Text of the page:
[Cross-posted from The Trench]
Since that fateful year of 2001, when the Ad Hoc Group (AHG) negotiations on a legally binding protocol to strengthen the Biological and Toxin Weapons Convention (BTWC) collapsed and the 5th Review Conference failed following an attempt by the Bush Administration to terminate the AHG mandate, states parties have been trying to develop useful activities to keep the ailing treaty alive.
A lot of what has been going on since then I would qualify as Beschäftigungstherapie—you know, engaging in games, energising dexterity and developing practical skills to strengthen and motivate an ailing patient. It worked to a large extent. But like any treatment continuing for too long, its efficacy dwindles and the patient begins to question why he has to go to yet another session.
And then there are moments when inspired creativity flickers. Moments when one senses that some tangible, meaningful progress could be made. Such a moment occurred on 7 August, when the BTWC Implementation Support Unit (ISU) and the UN Institute for Disarmament Research (UNIDIR) organised a one-day workshop on ‘Implications and lessons learned from the Ebola virus disease outbreak for the Biological Weapons Convention’ at the Palais des Nations in Geneva. The theme was closely linked to the item of Article VII of the BTWC on the agenda of next week’s Meeting of Experts. A packed room, overwhelmingly from missions to the UN, joined in the discussions. The event was structured around a research project run by the US Departments of State and Health and Human Services. Investigators are looking into how the recent experiences with the Ebola epidemic in West Africa have challenged existing understanding of international assistance and how such assistance might be affected if the outbreak had been determined to be a biological weapon (BW) attack. The researchers will present their report at the December Meeting of States Parties (MSP).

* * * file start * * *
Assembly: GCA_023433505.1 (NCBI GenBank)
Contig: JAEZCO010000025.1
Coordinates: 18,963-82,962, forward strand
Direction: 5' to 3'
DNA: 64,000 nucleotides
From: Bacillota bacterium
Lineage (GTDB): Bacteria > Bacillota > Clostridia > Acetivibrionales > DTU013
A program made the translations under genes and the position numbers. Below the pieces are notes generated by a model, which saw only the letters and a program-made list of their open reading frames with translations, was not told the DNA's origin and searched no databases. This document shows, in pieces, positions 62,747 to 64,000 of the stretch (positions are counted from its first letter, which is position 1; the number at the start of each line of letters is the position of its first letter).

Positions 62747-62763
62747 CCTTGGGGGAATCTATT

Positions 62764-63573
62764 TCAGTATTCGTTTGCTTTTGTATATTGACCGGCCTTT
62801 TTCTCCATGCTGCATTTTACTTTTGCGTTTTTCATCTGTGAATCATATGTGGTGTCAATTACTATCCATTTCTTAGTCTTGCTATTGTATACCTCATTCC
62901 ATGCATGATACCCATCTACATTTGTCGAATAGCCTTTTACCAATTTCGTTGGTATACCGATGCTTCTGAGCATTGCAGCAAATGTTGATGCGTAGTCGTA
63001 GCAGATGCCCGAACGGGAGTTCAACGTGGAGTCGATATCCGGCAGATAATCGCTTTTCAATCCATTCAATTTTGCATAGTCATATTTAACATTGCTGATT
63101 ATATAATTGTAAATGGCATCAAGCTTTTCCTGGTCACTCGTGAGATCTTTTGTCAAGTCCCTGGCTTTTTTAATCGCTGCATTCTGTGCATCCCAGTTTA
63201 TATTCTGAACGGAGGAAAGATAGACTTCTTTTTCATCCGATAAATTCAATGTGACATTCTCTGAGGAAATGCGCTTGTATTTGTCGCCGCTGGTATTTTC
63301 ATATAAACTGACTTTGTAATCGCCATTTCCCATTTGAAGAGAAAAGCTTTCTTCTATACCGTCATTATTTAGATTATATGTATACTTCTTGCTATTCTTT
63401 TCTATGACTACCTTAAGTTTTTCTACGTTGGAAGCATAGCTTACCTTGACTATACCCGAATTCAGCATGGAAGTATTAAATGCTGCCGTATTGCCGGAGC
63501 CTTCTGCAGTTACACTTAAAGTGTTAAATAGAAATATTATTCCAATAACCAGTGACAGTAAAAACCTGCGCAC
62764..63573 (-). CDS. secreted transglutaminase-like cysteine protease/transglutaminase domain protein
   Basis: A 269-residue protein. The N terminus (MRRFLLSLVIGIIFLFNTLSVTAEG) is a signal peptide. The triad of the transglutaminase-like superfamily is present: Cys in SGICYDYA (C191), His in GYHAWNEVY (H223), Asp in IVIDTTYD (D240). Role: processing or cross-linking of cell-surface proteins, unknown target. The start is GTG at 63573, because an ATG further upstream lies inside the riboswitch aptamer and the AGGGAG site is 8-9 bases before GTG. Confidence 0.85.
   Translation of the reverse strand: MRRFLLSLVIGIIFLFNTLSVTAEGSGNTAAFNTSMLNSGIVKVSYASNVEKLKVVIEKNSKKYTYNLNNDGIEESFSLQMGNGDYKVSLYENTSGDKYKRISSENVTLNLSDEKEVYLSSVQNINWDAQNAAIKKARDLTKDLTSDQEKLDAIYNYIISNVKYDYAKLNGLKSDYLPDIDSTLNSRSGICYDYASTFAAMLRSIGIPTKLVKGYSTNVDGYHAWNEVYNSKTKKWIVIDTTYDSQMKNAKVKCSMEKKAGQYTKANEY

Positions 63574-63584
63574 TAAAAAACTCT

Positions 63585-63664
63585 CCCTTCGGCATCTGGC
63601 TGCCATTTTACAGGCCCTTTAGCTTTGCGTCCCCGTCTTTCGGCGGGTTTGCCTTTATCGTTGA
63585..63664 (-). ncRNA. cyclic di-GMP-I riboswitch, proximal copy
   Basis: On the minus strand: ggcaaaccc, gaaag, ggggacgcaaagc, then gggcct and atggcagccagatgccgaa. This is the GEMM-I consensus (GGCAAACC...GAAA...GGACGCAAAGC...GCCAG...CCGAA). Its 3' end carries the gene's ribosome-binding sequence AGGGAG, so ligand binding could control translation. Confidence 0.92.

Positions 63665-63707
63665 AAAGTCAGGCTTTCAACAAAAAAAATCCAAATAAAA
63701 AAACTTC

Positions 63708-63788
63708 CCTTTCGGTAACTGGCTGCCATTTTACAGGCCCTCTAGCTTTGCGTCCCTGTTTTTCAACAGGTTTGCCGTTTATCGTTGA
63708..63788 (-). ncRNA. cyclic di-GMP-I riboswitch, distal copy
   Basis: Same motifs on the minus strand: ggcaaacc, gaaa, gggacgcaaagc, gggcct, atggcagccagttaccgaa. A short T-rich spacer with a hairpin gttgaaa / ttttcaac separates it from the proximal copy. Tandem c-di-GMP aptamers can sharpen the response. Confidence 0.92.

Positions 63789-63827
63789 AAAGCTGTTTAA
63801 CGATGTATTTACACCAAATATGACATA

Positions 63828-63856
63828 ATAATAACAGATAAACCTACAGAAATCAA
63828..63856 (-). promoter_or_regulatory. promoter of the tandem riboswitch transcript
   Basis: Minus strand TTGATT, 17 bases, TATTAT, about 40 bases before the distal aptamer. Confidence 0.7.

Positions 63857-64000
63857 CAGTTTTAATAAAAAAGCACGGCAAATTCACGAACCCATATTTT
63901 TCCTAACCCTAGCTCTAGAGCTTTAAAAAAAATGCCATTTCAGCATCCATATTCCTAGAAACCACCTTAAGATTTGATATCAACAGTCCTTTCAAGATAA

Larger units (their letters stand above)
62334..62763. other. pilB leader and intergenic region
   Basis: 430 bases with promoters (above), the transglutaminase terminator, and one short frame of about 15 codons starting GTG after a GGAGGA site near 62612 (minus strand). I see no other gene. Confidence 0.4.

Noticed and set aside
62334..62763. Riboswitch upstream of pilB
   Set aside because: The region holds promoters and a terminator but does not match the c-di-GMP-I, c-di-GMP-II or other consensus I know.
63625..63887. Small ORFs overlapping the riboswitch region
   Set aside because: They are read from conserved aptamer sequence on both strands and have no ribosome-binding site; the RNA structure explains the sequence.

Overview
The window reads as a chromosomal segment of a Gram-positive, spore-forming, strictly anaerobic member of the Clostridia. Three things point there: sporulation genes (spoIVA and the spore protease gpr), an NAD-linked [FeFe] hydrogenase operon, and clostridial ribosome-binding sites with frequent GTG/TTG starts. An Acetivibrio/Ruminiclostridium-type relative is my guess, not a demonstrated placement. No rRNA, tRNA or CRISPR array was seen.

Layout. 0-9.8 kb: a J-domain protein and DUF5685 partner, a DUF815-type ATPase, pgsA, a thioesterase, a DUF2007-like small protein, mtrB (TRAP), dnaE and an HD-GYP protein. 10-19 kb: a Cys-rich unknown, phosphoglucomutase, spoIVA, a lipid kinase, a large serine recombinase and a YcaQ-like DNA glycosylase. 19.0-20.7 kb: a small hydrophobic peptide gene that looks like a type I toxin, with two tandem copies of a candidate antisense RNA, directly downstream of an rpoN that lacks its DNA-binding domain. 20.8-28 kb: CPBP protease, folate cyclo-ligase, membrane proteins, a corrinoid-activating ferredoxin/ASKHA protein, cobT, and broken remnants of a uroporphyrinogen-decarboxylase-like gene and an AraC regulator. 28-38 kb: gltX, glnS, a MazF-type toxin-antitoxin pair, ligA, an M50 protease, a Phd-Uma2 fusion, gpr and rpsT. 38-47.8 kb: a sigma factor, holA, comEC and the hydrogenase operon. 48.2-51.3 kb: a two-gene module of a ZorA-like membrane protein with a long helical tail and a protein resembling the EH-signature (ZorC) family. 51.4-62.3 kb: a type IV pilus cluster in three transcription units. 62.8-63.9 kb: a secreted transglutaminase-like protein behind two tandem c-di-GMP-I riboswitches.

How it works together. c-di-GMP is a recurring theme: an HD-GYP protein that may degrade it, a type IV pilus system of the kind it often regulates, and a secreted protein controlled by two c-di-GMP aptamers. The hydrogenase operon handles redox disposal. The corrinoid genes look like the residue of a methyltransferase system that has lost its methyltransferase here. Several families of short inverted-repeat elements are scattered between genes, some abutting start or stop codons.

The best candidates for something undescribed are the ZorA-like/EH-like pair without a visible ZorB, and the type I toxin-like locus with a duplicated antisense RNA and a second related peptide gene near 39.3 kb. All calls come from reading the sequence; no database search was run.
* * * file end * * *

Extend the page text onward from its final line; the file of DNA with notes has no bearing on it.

Based on close analysis of events in West Africa and the evolving mobilisation of international assistance, the researchers designed a scenario around an Ebola epidemic caused by non-state actors. Outbreak characteristics included the impossibility to link the virus strain epidemiologically to earlier cases and the location of some of the affected people in areas not under government control. Furthermore, in the opening stages the deliberate nature of the outbreak was not entirely clear. The researchers sent the scenario to government officials, intergovernmental and other international or non-governmental organisations (NGOs) involved with health or assistance and relief, financial donors and other concerned parties. The survey yielded preliminary results regarding the opportunities and issues for NGOs, safety and security of medical staff, command and control, and confusion about the involvement of militaries or peacekeepers.
These issues informed the two breakout sessions, each of which covered three themes. I participated in the one on military engagements and facilitated the one on the role of international cooperation and capacity-building efforts. The notes below are personal impressions rather than a comprehensive report on the discussions. They highlight certain issues as they pertain to the BTWC.